16. Hidden Figures (2016) – It is loosely based on the 2016 non-fiction book of the same name by Margot Lee Shetterly about African American female mathematicians who worked at the National Aeronautics and Space Administration (NASA) during the Space Race. The film stars Taraji P. Henson as Katherine Johnson, a mathematician who calculated flight trajectories for Project Mercury and other missions. The film also features Octavia Spencer as NASA supervisor and mathematician Dorothy Vaughan and Janelle Monáe as NASA engineer Mary Jackson.
17. I Am Not a Wicth (2017) – A serious little girl shows up in a village and is quickly accused of being a witch. Writer-director Rungano Nyoni was inspired by actual stories of witchcraft accusations in Zambia. In her research for the film, she traveled to Ghana and spent time in a real witch camp, observing their daily life and rituals.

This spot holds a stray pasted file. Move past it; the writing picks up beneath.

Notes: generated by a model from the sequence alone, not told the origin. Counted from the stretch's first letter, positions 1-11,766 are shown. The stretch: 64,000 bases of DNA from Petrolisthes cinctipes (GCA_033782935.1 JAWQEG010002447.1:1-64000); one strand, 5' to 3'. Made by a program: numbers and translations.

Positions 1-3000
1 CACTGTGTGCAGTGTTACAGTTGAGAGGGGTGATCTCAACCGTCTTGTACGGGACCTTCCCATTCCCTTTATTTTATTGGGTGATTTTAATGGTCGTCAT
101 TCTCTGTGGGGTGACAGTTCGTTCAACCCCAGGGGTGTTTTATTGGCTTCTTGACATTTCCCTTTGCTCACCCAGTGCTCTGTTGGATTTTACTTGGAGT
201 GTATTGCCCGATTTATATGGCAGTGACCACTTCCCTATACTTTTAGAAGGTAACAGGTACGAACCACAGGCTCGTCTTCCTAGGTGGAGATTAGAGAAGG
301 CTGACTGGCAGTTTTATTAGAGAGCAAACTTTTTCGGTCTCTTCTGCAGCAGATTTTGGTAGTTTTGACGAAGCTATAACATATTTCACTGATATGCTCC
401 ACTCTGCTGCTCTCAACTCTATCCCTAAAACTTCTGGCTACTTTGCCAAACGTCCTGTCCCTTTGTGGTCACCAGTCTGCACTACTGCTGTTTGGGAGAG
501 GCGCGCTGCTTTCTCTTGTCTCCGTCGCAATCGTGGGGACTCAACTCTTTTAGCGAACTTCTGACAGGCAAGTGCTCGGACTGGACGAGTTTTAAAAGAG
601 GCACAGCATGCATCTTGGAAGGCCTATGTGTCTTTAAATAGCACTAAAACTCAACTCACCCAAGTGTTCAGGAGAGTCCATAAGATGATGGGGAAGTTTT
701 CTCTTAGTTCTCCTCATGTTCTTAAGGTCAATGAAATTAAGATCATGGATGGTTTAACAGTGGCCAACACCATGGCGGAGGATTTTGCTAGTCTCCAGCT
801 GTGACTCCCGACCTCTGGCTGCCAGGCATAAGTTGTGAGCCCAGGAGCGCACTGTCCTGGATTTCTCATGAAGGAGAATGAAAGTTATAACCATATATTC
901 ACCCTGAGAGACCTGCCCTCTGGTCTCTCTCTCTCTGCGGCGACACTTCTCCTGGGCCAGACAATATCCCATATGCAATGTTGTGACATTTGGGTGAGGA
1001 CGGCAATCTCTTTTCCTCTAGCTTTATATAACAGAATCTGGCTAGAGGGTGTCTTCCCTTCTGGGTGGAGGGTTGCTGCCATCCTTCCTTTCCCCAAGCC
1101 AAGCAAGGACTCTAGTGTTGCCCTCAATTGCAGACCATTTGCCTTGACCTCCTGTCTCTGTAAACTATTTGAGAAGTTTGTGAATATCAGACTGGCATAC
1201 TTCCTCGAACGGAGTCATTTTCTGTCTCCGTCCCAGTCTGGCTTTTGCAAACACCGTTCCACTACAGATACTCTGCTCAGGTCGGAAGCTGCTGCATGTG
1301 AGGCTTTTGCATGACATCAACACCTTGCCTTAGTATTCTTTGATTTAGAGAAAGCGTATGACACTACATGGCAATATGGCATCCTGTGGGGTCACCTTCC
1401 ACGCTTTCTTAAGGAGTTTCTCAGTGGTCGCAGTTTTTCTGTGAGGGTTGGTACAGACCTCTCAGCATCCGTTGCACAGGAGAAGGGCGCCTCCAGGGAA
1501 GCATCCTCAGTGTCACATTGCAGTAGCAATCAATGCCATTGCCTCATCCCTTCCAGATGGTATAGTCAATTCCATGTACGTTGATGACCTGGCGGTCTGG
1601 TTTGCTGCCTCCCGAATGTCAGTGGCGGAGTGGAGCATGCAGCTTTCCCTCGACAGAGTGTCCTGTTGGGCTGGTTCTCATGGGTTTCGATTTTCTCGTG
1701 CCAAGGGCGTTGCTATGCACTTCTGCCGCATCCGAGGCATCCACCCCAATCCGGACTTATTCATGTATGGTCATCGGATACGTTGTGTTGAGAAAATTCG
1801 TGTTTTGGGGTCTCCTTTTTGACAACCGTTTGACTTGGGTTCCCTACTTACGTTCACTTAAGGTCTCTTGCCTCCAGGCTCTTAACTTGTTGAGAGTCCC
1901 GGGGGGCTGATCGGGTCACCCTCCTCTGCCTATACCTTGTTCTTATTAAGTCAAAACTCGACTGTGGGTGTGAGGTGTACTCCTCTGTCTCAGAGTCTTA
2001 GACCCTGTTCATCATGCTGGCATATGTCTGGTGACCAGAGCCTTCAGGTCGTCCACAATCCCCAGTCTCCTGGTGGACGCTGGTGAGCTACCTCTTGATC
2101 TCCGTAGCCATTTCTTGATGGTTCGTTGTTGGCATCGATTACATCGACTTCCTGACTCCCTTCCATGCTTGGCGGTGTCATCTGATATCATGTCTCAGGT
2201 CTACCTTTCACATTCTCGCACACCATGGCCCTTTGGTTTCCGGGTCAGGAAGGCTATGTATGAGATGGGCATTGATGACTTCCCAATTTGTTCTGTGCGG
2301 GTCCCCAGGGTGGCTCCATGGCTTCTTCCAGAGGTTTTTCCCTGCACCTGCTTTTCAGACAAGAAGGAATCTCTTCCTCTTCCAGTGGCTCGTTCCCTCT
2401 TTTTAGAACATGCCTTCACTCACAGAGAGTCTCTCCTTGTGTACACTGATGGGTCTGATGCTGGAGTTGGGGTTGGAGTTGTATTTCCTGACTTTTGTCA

18. Black Panther (2018) – Superhero film directed by Ryan Coogler, who co-wrote the screenplay with Joe Robert Cole, and it stars Chadwick Boseman as T’Challa / Black Panther alongside Michael B. Jordan, Lupita Nyong’o, Danai Gurira, Martin Freeman, Daniel Kaluuya, Letitia Wright, Winston Duke, Angela Bassett, Forest Whitaker, and Andy Serkis. In Black Panther, T’Challa is crowned king of Wakanda following his father’s death, but he is challenged by Killmonger who plans to abandon the country’s isolationist policies and begin a global revolution.
19. Sorry to Bother You (2018) – Dark comedy film written and directed by Boots Riley, in his directorial debut. It stars Lakeith Stanfield, Tessa Thompson, Jermaine Fowler, Omari Hardwick, Terry Crews, Patton Oswalt, David Cross, Danny Glover, Steven Yeun, and Armie Hammer. The film follows a young black telemarketer who adopts a white accent to succeed at his job. Swept into a corporate conspiracy, he must choose between profit and joining his activist friends to organize labor.
20. Hair Love (2019) – Animated short film written and directed by Matthew A. Cherry and co-produced with Karen Rupert Toliver. It follows the story of a man who must do his daughter’s hair for the first time, and it features Issa Rae as a voice of the mother. It was also released as a children’s book in May 2019 with illustrations by Vashti Harrison. Hair Love won Best Animated Short Film at the 92nd Academy Awards.